TV Review: Obi-Wan Kenobi, Episodes 1-2

By Matthew Moorcroft

Part I – Strong Recommendation
Part II – Strong Recommendation

  • Directed by Deborah Chow
  • Starring Ewan McGregor, Rupert Friend, Moses Ingram, Vivien Lyra Blair
  • TV-14

I’ll be the first to admit that Star Wars hasn’t exactly impressed me as of late. Sure there has been some episodes of The Mandalorian that were strong but other then those select few the series has found itself in a rut. Stuck on nostalgia bait and unsure of it’s direction after a couple of fan divisive projects, there was a dread going into Obi-Wan Kenobi that it was going to be more of the same old, same old. And why wouldn’t it be? This is the easiest show to pander to the crowds and “win back fans” who were displeased by prior attempts to shake the franchise (aka make it more interesting), and all it really needed to be was a six episode self-jerk fest of Ewan McGregor saying meme worthy lines into the camera.

Thankfully, it managed to snag up the best director from the entirety of The Mandalorian (Deborah Chow) and a separate creative team entirely, and because of that Obi-Wan Kenobi, despite it’s existence initially as easy prequel nostalgia, manages to be the most fresh Star Wars has felt in years. More of a moody, atmospheric character study then a full on high-octane action-adventure series, the series opens with an immediate callback to Episode III in Order 66 – this time from the eyes of the younglings, and the haunting imagery (which feels uniquely relevant in the wake of the mass shootings from the past week) sticks throughout the entire two-episodes as a reminder about what was lost.

Ewan McGregor was always one of the best parts of the prequels, and under new direction he might be the best he’s ever been as the character. It’s hard to say that at the moment as we are only a third the way through but he makes a strong impression quickly and stays excellent throughout. Seeing him back as Obi-Wan feels like finding a glove from years ago that still fits – yeah it’s a little old now, but it’s the same glove and it does the job magnificently well. He anchors most of the show on his back even if he’s surrounded by an excellent supporting cast, particularly from the likes of Moses Ingram as Reva. While her villain is still shrouded in mystery, it’s clear that Reva is a different kind of antagonist then we are used to from the series and Ingram chews up the scenery like no tomorrow. Friend is equally as good on that front, even if it takes a while to get used to the fact that Jason Isaacs’ Rebels portrayal might still be the pinnacle of that character.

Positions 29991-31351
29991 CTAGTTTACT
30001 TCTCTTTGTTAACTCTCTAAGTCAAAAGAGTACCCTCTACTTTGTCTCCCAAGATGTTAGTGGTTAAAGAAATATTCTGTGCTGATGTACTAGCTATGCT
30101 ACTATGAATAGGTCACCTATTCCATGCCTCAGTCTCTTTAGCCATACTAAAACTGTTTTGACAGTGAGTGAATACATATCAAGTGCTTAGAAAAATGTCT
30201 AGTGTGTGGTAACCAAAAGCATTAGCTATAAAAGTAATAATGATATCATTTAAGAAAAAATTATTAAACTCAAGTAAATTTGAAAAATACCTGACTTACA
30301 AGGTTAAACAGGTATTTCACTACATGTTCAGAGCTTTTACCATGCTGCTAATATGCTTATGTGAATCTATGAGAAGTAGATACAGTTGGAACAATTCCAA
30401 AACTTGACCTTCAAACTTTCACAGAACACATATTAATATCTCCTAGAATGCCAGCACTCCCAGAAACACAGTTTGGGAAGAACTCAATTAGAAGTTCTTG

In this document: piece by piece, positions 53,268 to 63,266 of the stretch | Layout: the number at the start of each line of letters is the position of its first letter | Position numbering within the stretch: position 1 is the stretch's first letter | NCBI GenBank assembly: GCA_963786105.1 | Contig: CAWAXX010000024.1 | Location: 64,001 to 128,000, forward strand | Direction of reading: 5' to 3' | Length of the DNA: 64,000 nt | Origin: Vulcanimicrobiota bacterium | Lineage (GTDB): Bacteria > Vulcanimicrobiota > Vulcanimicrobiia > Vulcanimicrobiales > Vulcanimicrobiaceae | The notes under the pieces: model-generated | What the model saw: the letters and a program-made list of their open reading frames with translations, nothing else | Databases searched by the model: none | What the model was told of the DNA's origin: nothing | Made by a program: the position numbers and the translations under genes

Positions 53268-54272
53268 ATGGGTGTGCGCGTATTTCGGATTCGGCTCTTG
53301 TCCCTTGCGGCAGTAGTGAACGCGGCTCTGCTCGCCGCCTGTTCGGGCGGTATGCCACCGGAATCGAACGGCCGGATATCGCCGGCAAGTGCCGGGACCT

But the real winner might be Chow herself, who makes a great case for her to jump into full time features with her work here. Chow seems to have been one of the few directors who really knows how to take advantage of the Volume (along with Bryce Dallas Howard and maybe Jon Favreau himself) and her presence was sorely missed on the second season of Mando. Thankfully she makes up for it here and really kills it in the visuals department; the cinematic qualities of the show feel more distinct, from the close-ups to the gorgeous neons in the second episode. The universe is more alive then it’s ever been on the small screen and there isn’t really a moment where you think “oh yeah, this is still a TV show”. Natalie Holt’s score is also refreshingly old school, feeling more like a classic Williams-esqe orchestra then Ludwig Gorransson’s more unique sounds for the Mando-era shows.

I think the real magic of Obi-Wan Kenobi though comes with how it feels. Star Wars has a certain feel to it that, ever since 2019, Star Wars hasn’t quite managed. Sure, The Mandalorian in it’s best moments comes close but all of it feels artificial. There is a mythic quality to the series that it’s best installments capture; The Last Jedi‘s speech about the Force, Rogue One‘s tragic conclusion, Solo‘s Kessel Run, etc. The best moments of modern Star Wars have captured that feeling and while it’s too early to say if Obi-Wan Kenobi completely captured it, these first two episodes did and did it in spades. When one of the best moments of the episode is a little Leia talking to a floating robot about all of the different ships passing by you know that they’ve managed to make it work.

And with 4 episodes left to go, I’m already ecstatic for what else they have in store. A bright future awaits the future of streaming Star Wars if they can keep up this momentum. Just don’t let Favreau anywhere near it, please?

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